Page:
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Investor’s Business Daily has a powerful editorial deconstruction of health care rationing, using the dysfunctional Oregon Medicaid system as its archetype.  From the editorial:

Advocates of a nationalized single-payer arrangement, typically found on the political left, don’t like to admit it, but a government system eventually has to ration care. So it goes in Oregon. There, the state’s Health Services Commission has compiled a list of 680 treatments, only 503 of which will be paid for by the Oregon Health Plan, which provides services for the working poor. Got condition No. 504 on the list? Too bad. Treatment for lichen planus, a skin rash, is an out-of-pocket expense.

So is therapy for a cracked rib (No. 512), nasal polyps (No. 524), a broken big toe (No. 527) and liver cancer (No. 575). However, those who abuse or are dependent upon psychoactive substances or are dependent on tobacco (Nos. 5 and 6) are covered. Other conditions for which treatment is reimbursed include obesity (No. 8), major depression (No. 9), schizophrenic disorders (No. 27), termination of pregnancy (No. 41), sexually transmitted diseases (No. 56) and pathological gambling (No. 223).

So, I hasten to add, is assisted suicide—which in the Orwellian language of the Medicaid system is considered “comfort care.”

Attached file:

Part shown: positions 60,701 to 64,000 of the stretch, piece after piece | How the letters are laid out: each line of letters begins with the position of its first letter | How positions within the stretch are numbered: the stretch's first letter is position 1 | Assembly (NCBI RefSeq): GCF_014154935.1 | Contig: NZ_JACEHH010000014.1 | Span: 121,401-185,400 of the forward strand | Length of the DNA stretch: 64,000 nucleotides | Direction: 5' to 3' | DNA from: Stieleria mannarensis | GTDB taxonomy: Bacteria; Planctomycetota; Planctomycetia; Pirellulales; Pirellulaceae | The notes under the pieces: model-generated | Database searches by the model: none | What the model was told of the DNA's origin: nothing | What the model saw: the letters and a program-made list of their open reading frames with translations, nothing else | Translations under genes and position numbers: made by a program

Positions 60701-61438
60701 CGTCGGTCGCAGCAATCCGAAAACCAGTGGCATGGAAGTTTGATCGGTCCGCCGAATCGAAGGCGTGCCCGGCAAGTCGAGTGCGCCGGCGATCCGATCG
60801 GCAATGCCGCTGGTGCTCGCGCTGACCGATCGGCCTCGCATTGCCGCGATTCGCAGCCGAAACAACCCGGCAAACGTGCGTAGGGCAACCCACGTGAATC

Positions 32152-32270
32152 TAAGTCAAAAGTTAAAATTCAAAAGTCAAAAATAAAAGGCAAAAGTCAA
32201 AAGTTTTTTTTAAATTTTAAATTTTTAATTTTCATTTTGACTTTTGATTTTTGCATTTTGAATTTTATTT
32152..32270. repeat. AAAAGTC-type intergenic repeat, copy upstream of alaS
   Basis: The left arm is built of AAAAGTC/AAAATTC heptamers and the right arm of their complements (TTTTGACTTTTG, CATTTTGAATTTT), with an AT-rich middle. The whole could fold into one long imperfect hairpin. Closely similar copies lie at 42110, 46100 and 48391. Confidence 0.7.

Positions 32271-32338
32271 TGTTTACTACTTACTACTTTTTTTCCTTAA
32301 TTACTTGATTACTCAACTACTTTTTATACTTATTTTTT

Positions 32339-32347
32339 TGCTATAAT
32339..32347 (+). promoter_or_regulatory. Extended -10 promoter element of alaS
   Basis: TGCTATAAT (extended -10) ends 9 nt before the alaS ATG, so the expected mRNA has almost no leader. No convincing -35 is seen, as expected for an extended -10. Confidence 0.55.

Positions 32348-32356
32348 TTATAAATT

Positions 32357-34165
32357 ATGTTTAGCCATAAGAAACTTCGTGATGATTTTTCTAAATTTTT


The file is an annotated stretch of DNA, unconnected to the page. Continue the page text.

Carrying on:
The point of the editorial is to illustrate how in a rationed system, who and what gets covered often depends directly on political clout; those diseases with a strong advocacy lobby generally do well, and visa versa for those on the political outs:
According to the Willamette Week, Oregon’s program was designed “to broaden eligibility to the working poor” but not as an open-ended system that could be exploited...As the program grew, those reasonable limits changed. “Between 2002 and 2009 there was a fairly radical reordering of priorities,” Linda Gorman wrote in the June 2009 issue of the Heartland Institute’s Health Care News. “A great many lifesaving procedures that ranked high in 2002 have been relegated to much lower positions in 2009, while procedures only tangentially related to life and death have climbed to the top.” How did this happen? Gorman says that “various interest groups have spent the past seven years reordering the political priorities embodied in the list.”

Buyer beware: If we adopt a rationing system—whether in a single payer plan or due to a national utilitarian bioethics oversight board telling private companies what they must and don’t have to cover—it won’t take long for various disease and lifestyle advocacy groups to begin fighting each other to ensure their constituents are part of the “in crowd.” Or to put it another way, rationing creates a viscious caste system where, as in high school, the unpopular kids will find themselves on the outside looking in.

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